The set of the lenses 40, 45 and 50, and the lens set 60, 65 and 70 both are arranged in a 4-F configuration. In such a manner, a Fourier transform of the data page and page indicator images is recorded as a hologram in the medium 25 and projected in a reconstructed manner on the detector 80. A 4-F configuration requires particular focal distance spacing such that, e.g., the data pattern screen 35-to-lens 40 spacing is equal to the focal distance of the lens 40, the lens 70-to-detector 80 spacing is equal to the focal distance of the lens 70, and the lens-to-lens spacing of corresponding lens pairs 45 and 50, and 60 and 65 are the sums of the focal distances of the respective lenses in the pairs.
The use of the Fourier transform facilitates error detection and correction in the reading of the information from the data page. However, such transform is not critical to practicing the invention. Omitting a single lens from the lens set 40, 45 and 50 replaces the Fourier transform at the medium 25 with the two-dimensional data page generated by the SLM 35. In such an arrangement, a corresponding omission of a lens from the set 60, 65 and 70 results in the proper reconstruction of the data page at the detector 80. In accordance with the invention, the data page image can be stored as a one- or two-dimensional data array, Fourier transformed image plane or other full or partially transformed image plane in the medium 25 as long as the desired data page format is projected on the detector 80.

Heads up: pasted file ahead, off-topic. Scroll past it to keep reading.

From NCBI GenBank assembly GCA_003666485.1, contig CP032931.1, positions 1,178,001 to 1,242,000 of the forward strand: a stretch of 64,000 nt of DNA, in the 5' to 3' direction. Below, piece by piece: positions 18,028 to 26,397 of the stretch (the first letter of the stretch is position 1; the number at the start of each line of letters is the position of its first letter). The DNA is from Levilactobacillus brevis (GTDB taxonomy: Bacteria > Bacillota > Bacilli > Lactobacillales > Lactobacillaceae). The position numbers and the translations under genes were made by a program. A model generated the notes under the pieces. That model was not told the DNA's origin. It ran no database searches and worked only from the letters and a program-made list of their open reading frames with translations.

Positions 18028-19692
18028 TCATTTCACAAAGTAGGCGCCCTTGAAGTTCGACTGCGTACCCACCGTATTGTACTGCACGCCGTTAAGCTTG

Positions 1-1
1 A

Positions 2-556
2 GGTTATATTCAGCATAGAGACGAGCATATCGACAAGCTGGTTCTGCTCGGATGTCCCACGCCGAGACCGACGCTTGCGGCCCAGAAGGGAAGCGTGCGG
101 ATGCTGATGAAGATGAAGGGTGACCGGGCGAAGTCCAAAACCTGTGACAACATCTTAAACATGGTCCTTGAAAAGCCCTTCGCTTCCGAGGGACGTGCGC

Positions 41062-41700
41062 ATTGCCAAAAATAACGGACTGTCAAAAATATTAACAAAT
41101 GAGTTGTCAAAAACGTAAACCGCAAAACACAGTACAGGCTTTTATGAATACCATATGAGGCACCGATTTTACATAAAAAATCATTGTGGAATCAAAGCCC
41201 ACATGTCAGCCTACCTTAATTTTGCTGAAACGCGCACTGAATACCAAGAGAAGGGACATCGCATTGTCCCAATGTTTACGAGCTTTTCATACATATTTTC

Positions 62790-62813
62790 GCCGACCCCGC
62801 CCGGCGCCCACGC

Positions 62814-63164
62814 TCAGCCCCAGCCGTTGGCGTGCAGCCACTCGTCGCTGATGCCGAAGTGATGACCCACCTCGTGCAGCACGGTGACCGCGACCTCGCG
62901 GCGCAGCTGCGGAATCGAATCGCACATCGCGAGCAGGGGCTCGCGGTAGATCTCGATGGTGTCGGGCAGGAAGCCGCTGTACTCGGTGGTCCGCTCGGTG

It is possible to record multiple data pages in the storage medium by changing at least one system parameter for recording respective pages. For Bragg selectivity, it is possible to use different system parameter settings producing corresponding different reference beam wavelengths or angles of incidences for recording each respective data page. For example, if the storage medium 25 is on the order of 1 cm thick and the reference beam wavelength is approximately 500 nm, then multiple data pages can be recorded in the storage medium 25 at, for example, five sync null separations which correspond to employing reference beam wavelengths which differ by approximately 0.25 nm between recorded data pages or reference beam angles of incidences which differ in angle by approximately 10-4 rad between recorded data pages.